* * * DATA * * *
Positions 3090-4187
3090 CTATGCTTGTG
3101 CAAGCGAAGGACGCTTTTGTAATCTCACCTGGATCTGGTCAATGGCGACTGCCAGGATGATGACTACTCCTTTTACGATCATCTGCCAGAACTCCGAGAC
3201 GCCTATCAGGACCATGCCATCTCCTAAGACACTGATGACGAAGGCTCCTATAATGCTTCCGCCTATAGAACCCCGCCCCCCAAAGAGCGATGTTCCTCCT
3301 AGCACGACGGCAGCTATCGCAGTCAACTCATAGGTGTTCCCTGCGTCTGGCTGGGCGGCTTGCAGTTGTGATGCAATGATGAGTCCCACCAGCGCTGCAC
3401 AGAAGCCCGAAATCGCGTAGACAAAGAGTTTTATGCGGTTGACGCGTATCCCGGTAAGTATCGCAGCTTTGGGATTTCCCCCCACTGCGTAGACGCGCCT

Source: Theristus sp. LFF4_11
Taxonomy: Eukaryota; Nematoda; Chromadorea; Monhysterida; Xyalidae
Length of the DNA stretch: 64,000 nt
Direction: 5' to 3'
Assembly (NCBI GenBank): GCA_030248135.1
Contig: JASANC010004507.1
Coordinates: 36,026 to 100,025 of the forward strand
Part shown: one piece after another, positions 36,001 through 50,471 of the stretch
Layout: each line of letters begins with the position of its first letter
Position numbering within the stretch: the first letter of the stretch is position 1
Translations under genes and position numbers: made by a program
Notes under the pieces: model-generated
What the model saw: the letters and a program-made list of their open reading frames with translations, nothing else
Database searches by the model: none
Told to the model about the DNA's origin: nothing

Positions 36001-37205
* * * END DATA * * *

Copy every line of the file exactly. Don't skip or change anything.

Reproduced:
Positions 3090-4187
3090 CTATGCTTGTG
3101 CAAGCGAAGGACGCTTTTGTAATCTCACCTGGATCTGGTCAATGGCGACTGCCAGGATGATGACTACTCCTTTTACGATCATCTGCCAGAACTCCGAGAC
3201 GCCTATCAGGACCATGCCATCTCCTAAGACACTGATGACGAAGGCTCCTATAATGCTTCCGCCTATAGAACCCCGCCCCCCAAAGAGCGATGTTCCTCCT
3301 AGCACGACGGCAGCTATCGCAGTCAACTCATAGGTGTTCCCTGCGTCTGGCTGGGCGGCTTGCAGTTGTGATGCAATGATGAGTCCCACCAGCGCTGCAC
3401 AGAAGCCCGAAATCGCGTAGACAAAGAGTTTTATGCGGTTGACGCGTATCCCGGTAAGTATCGCAGCTTTGGGATTTCCCCCCACTGCGTAGACGCGCCT

Source: Theristus sp. LFF4_11
Taxonomy: Eukaryota; Nematoda; Chromadorea; Monhysterida; Xyalidae
Length of the DNA stretch: 64,000 nt
Direction: 5' to 3'
Assembly (NCBI GenBank): GCA_030248135.1
Contig: JASANC010004507.1
Coordinates: 36,026 to 100,025 of the forward strand
Part shown: one piece after another, positions 36,001 through 50,471 of the stretch
Layout: each line of letters begins with the position of its first letter
Position numbering within the stretch: the first letter of the stretch is position 1
Translations under genes and position numbers: made by a program
Notes under the pieces: model-generated
What the model saw: the letters and a program-made list of their open reading frames with translations, nothing else
Database searches by the model: none
Told to the model about the DNA's origin: nothing

Positions 36001-37205